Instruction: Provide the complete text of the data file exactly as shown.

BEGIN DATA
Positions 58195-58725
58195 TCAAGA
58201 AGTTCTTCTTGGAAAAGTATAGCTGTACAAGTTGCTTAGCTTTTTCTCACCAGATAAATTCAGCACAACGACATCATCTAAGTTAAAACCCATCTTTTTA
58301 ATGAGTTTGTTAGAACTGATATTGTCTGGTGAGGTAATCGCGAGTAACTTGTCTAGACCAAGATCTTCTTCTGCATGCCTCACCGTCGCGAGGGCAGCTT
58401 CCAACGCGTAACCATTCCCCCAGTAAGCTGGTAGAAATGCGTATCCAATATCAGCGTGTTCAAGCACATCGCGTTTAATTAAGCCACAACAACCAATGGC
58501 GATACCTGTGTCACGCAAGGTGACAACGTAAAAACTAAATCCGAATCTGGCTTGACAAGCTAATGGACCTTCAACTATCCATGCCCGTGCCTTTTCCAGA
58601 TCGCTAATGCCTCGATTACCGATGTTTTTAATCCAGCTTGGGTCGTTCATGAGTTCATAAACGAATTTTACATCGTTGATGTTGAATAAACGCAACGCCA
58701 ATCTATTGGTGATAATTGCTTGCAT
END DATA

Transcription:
Positions 58195-58725
58195 TCAAGA
58201 AGTTCTTCTTGGAAAAGTATAGCTGTACAAGTTGCTTAGCTTTTTCTCACCAGATAAATTCAGCACAACGACATCATCTAAGTTAAAACCCATCTTTTTA
58301 ATGAGTTTGTTAGAACTGATATTGTCTGGTGAGGTAATCGCGAGTAACTTGTCTAGACCAAGATCTTCTTCTGCATGCCTCACCGTCGCGAGGGCAGCTT
58401 CCAACGCGTAACCATTCCCCCAGTAAGCTGGTAGAAATGCGTATCCAATATCAGCGTGTTCAAGCACATCGCGTTTAATTAAGCCACAACAACCAATGGC
58501 GATACCTGTGTCACGCAAGGTGACAACGTAAAAACTAAATCCGAATCTGGCTTGACAAGCTAATGGACCTTCAACTATCCATGCCCGTGCCTTTTCCAGA
58601 TCGCTAATGCCTCGATTACCGATGTTTTTAATCCAGCTTGGGTCGTTCATGAGTTCATAAACGAATTTTACATCGTTGATGTTGAATAAACGCAACGCCA
58701 ATCTATTGGTGATAATTGCTTGCAT